Wednesday, September 19, 2012

Ahi Poke

All my friends are in Hawaii without me!  Granted, this is blatant exaggeration, but still, it's remarkable that four different sets of friends are all there on vacation or honeymoon (Congratulations Heidi and Fara!!).  While they're in Hawaii enjoying palm trees, cloudless skies, and turquoise waters, I'm stuck in San Diego with all the palm trees, cloudless skies, and... hmm.  Admittedly, San Diego itself is no slouch in the paradise department, but there's no place else quite like Hawaii.  And if I can't be in Hawaii, I might as well eat like I'm there!

The first time I had poke (pronounced poh-keh) was during a visit to my friend Rachel's house in Oahu.  While I'd been to Hawaii before with my family, it's a different experience all together when you've got the low-down on all the local eats.  A substantial part of the trip centered around food, and in fact, for one particularly lavish dinner, we even took before + after photos--proof of our 6 month-sized food babies.  We feasted on everything from shave ice at Matsumoto's, to spam musubis at 7-eleven, shrimp trucks on North Shore, and of course, poke.  

At first glance, my impression of poke wasn't overwhelming; I was greeted by several unassuming containers from Foodland (a local grocery store), but upon opening the lids, the sight of these luscious chunks of ahi made my mouth immediately water.  The simple sesame-shoyu dressing doesn't overpower, but rather enhances, the fresh flavor of the fish.  And to clarify, when I say fresh, I mean really fresh--totally raw.  Throughout my childhood, my parents were constantly paranoid about the dangers of less-than-fully cooked meat, and it wasn't until college that I started to embrace the joy of runny eggs, rare steak, and still-pink pork.  In fact, it was around the time of this first poke encounter that I had begun dipping my toes into the world of sushi and raw fish.  And so, not one to miss out on a true Hawaiian treat, and like the intrepid diner I am, I just dived right in for that first delicious bite of poke and haven't looked back since.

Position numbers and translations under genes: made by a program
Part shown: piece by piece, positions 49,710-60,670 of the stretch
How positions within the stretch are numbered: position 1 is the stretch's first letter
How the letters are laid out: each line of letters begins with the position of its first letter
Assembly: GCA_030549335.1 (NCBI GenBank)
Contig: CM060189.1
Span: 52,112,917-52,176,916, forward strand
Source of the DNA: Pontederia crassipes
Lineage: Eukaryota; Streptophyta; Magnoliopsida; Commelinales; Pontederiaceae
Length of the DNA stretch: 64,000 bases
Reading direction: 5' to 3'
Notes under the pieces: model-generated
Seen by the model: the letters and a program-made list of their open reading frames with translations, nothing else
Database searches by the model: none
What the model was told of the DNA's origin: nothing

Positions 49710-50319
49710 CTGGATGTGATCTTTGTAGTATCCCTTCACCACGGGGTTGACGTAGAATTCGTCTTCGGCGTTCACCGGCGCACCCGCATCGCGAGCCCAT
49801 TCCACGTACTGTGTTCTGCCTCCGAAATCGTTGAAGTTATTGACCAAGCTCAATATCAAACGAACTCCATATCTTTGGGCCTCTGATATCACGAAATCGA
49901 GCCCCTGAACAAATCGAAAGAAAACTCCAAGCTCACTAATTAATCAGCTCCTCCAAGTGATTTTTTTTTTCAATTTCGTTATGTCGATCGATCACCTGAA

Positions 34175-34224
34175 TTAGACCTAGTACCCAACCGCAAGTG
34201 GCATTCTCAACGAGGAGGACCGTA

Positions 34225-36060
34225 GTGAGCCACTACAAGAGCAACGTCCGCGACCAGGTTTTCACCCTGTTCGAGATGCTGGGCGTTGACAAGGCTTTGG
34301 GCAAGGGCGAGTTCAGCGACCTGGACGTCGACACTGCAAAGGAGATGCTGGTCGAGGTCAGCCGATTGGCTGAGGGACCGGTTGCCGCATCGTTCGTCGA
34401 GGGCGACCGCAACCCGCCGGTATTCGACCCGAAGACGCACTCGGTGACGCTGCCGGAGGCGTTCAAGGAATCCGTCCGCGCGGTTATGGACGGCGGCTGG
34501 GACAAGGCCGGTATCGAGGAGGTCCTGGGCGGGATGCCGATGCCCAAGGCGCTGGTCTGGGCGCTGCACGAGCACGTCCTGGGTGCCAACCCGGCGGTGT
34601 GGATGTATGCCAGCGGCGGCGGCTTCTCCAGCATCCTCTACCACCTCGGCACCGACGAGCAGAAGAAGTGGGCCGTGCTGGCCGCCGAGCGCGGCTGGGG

Left to right: Garnished with sesame seeds, scallions, and nori.
Ahi Poke
Total Recipe Cost: $14.95 for 3 servings!  

While I like to consider myself an expert at eating Hawaiian food, I certainly can't claim to be an expert at cooking authentic Hawaiian cuisine.  But, thank goodness I have friends from Hawaii to consult with (thanks Mikey)!

½ lb ahi tuna, sushi grade
1 large shallot
2 stalks scallions*
1 tablespoon soy sauce (called shoyu in Hawaii)
2 teaspoons sesame oil
1 teaspoon Sriracha sauce (or similar)
½ teaspoon sesame seeds

Cut the tuna into bite-sized chunks.  Then, mince the shallots and scallions, setting aside some minced scallions for garnish.  Mix everything together.  Garnish with scallions or additional sesame seeds, and serve chilled as an appetizer!  Take a bite, then close your eyes and pretend to be in Hawaii…

Unit Cost
Total Cost
½ lb ahi tuna, sushi grade
1 large shallot
2 stalks scallions*
1 T soy sauce
2 t sesame oil
1 t Sriracha sauce
½ t sesame seeds



*As mentioned in a previous post, scallions are ridiculously easy to grow!  Watering is optional needed only occasionally.  Mine have survived over a month without watering!  But they prefer at least once every few days.  

When you buy scallions (with roots attached), use the stalks as usual, but leave at least an inch or two from the end of the roots.  Fully submerge the root portion in water for a few days.  Then, plant the rootlets and enjoy the bounty of your free food!  


  1. Have you been to Yoshino's up in Carlsbad? They make a mean poke bowl for $5 or so, as long as you can get there at lunch during the week (I'm not sure if they're open on weekends...).

  2. oooo thanks for the tip, Adam! Now I can't wait to go on a poke + outlet shopping adventure :)

  3. Thanks Sarah! It was yummy... sadly I've eaten it all already.